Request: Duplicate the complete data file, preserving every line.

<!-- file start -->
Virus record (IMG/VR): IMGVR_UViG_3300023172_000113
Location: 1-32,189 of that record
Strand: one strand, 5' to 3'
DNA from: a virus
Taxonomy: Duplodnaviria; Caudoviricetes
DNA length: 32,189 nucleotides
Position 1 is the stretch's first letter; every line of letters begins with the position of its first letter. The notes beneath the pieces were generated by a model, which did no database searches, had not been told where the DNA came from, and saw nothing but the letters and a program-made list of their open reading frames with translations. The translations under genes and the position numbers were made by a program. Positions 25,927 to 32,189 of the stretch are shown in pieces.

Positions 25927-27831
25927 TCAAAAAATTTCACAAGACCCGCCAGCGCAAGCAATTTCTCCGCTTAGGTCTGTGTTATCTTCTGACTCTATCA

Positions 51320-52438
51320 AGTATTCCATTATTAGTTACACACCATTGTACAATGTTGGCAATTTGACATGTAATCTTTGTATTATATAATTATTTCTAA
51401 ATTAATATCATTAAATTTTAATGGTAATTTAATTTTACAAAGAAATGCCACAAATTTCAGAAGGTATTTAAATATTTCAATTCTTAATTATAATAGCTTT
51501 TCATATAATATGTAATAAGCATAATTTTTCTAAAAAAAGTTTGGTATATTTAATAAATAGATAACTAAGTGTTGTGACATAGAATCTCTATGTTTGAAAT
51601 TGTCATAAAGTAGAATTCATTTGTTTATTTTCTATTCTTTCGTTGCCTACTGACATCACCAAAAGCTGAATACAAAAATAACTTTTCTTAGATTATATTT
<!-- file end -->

Virus record (IMG/VR): IMGVR_UViG_3300023172_000113
Location: 1-32,189 of that record
Strand: one strand, 5' to 3'
DNA from: a virus
Taxonomy: Duplodnaviria; Caudoviricetes
DNA length: 32,189 nucleotides
Position 1 is the stretch's first letter; every line of letters begins with the position of its first letter. The notes beneath the pieces were generated by a model, which did no database searches, had not been told where the DNA came from, and saw nothing but the letters and a program-made list of their open reading frames with translations. The translations under genes and the position numbers were made by a program. Positions 25,927 to 32,189 of the stretch are shown in pieces.

Positions 25927-27831
25927 TCAAAAAATTTCACAAGACCCGCCAGCGCAAGCAATTTCTCCGCTTAGGTCTGTGTTATCTTCTGACTCTATCA

Positions 51320-52438
51320 AGTATTCCATTATTAGTTACACACCATTGTACAATGTTGGCAATTTGACATGTAATCTTTGTATTATATAATTATTTCTAA
51401 ATTAATATCATTAAATTTTAATGGTAATTTAATTTTACAAAGAAATGCCACAAATTTCAGAAGGTATTTAAATATTTCAATTCTTAATTATAATAGCTTT
51501 TCATATAATATGTAATAAGCATAATTTTTCTAAAAAAAGTTTGGTATATTTAATAAATAGATAACTAAGTGTTGTGACATAGAATCTCTATGTTTGAAAT
51601 TGTCATAAAGTAGAATTCATTTGTTTATTTTCTATTCTTTCGTTGCCTACTGACATCACCAAAAGCTGAATACAAAAATAACTTTTCTTAGATTATATTT